An incredible read and comprehensive history of death metal, grind metal, and its various contributing genres. You get history and stories from all the major players surrounding the genre both here in the states (specifically the California and Florida scenes) and in Europe. Mudrian did an excellent job here and you'd be hard pressed to find a better book on the subject.
Nosmo
A really in-depth look at the scenes that founded modern death metal. The focus on particular bands while passing over other bands is a little frustrating (particularly the soft touch Death are given), although I can't imagine remedying this being possible given the scope of the task. The writing style is very accessible and the tone is quite fitting for music journalism generally.

The extensive use of photos of bands etc helps showcase how incredibly young some of the bands were, and also some
...more
Robb Bridson
This book goes back and forth between interesting and dull. It takes a stance that is neither a macro-level view of the death metal phenomenon or a biopic of its key players-- it's more like a VH1 documentary, fueled by clips of interviews. It's focus is very heavy on the business.

It doesn't help that death metal bands are, for the most part, normal guys. They started the bands as teenagers and acted like teenagers.
The Americans were just suburban kids with different tastes, like I was. The Brit
...more
Augusto
Livrinho bem divertido, nada muito substancial. Se sobressai com relatos interessantes com vários protagonistas. É gostoso lembrar que essas bandas grandes do underground mundial começaram (e terminaram) de maneira muito similar às nossas quando éramos jovens.

Vez ou outra surgem umas picuinhas meio fofoquinha entre/inter bandas, mas foi uma experiência válida. Decai substancialmente nos últimos dois capítulos, onde há uma análise breve demais do declínio comercial/cultural (em certo sentido) do
...more
Kurt Adam
This is a book that covers the rise (and somewhat fall) of Death Metal and Grindcore. If those terms don't mean anything to you (or have negative connotations), there's nothing much here of interest (unlike, say, The Lords of Chaos). If you do have an interest, then it's a decently detailed accounting of many of the seminal bands from those genres (and those that inspired or were inspired by them). There's also quite a bit of detail on the early days of Earache Records. Some of the other labels ...more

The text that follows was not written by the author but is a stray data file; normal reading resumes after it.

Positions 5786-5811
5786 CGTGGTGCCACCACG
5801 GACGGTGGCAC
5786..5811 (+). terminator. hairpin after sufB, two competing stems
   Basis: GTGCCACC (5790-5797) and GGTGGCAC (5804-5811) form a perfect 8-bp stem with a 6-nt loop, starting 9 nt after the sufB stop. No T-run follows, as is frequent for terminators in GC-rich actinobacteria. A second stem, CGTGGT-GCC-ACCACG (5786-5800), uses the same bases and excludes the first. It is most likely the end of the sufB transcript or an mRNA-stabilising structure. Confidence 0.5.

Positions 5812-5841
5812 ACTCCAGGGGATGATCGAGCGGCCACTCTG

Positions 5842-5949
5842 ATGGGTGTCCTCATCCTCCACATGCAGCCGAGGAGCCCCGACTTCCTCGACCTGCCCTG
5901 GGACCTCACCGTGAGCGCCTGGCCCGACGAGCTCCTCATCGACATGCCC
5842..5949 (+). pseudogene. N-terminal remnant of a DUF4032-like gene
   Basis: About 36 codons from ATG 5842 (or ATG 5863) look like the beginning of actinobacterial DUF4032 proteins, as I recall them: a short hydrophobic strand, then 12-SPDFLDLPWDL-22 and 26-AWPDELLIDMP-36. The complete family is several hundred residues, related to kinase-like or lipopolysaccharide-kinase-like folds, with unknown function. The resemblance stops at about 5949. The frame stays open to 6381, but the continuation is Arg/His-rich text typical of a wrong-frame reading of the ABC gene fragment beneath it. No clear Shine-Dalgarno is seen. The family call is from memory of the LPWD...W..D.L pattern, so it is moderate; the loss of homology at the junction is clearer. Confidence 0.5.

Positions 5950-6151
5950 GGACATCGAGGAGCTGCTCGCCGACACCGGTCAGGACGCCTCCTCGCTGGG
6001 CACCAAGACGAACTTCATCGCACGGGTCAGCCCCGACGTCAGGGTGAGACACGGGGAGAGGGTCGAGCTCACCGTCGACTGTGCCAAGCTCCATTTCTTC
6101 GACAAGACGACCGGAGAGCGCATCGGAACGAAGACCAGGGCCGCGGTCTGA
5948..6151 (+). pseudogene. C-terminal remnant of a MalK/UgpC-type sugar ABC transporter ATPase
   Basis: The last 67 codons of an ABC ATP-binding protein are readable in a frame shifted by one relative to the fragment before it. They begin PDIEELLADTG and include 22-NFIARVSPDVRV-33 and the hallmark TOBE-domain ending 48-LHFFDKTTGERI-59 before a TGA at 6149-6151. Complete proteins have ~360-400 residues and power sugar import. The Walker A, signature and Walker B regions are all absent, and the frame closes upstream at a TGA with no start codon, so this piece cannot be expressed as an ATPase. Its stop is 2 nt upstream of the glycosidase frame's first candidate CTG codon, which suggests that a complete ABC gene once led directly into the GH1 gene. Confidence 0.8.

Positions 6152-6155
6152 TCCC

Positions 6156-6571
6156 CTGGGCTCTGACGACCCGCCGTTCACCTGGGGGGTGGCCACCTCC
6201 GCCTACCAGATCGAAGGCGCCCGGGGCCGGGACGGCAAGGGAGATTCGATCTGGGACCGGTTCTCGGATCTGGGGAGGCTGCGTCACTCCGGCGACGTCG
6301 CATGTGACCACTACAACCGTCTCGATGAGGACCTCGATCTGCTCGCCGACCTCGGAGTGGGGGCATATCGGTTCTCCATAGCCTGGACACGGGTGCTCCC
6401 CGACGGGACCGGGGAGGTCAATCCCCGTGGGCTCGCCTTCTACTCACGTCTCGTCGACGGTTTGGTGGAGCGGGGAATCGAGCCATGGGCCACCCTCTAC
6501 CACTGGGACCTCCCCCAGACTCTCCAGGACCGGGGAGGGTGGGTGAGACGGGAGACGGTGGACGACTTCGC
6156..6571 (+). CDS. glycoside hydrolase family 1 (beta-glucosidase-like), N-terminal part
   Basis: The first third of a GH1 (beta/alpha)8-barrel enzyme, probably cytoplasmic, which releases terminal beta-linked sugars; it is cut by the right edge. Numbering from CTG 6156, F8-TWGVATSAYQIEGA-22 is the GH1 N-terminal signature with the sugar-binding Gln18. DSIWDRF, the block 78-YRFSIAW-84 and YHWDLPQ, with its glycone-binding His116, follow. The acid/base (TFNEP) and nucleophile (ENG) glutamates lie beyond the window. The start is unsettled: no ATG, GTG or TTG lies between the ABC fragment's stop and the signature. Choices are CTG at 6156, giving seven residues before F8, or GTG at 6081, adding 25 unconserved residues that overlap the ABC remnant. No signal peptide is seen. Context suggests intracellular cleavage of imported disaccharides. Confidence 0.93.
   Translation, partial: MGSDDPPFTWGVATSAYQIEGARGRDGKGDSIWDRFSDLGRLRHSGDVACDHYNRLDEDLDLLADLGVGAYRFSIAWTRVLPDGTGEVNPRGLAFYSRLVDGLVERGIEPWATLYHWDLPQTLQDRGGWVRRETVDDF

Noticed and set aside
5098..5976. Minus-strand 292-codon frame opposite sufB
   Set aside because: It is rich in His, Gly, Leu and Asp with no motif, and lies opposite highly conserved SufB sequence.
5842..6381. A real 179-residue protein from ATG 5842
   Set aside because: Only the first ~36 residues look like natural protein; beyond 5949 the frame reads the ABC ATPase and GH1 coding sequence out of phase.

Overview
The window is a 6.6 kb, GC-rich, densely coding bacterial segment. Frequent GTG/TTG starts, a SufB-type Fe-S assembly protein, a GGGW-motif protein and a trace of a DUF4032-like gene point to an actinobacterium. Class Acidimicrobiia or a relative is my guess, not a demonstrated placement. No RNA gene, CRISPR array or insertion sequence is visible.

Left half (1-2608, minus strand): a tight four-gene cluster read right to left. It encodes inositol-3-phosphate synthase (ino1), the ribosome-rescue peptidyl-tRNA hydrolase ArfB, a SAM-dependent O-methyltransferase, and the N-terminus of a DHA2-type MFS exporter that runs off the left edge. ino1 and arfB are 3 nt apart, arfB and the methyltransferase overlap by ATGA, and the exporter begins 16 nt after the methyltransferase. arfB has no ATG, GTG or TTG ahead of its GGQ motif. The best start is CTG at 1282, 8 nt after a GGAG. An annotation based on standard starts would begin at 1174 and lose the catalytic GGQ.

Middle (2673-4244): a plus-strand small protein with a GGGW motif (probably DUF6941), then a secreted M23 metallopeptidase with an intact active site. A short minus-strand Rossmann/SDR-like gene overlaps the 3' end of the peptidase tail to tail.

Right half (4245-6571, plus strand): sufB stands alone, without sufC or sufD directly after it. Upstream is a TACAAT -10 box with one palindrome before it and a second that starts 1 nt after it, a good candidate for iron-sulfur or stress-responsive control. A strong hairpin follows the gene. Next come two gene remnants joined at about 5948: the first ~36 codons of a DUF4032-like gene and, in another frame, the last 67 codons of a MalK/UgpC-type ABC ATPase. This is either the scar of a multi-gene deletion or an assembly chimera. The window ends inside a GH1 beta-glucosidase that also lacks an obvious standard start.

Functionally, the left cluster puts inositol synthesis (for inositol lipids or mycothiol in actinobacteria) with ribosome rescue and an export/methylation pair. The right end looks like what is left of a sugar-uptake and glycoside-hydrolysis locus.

Laura Méndez
Music has always fascinated me. Its power to infest our human brains and drive us through emotions as diverse as the patterned (even unpatterned) arrange of sounds and silences that is possible. (What is music and what is noise?) I became interested in any form of extreme music since I first discovered the feeling of being somehow disgusted, terrorised or appalled by music content. These fascination goes along with the captivation with extreme, sociopathic, violent and raging behaviour and/or id ...more
Kathy
Dec 27, 2014 Kathy rated it 2 of 5 stars
Shelves: metal
I was expecting a bit more from this book. Choosing Death was an entertaining read until the two remaining chapters. While it was interesting to read about the record labels in the beginning I did not care much for the end or the massive opinions of those labels. Clearly record labels will claim that they did all they could for a band, but having many friends who are musicians I know differently. It was really sad to read how shameless some of these record label executives are when they mentione ...more
Simon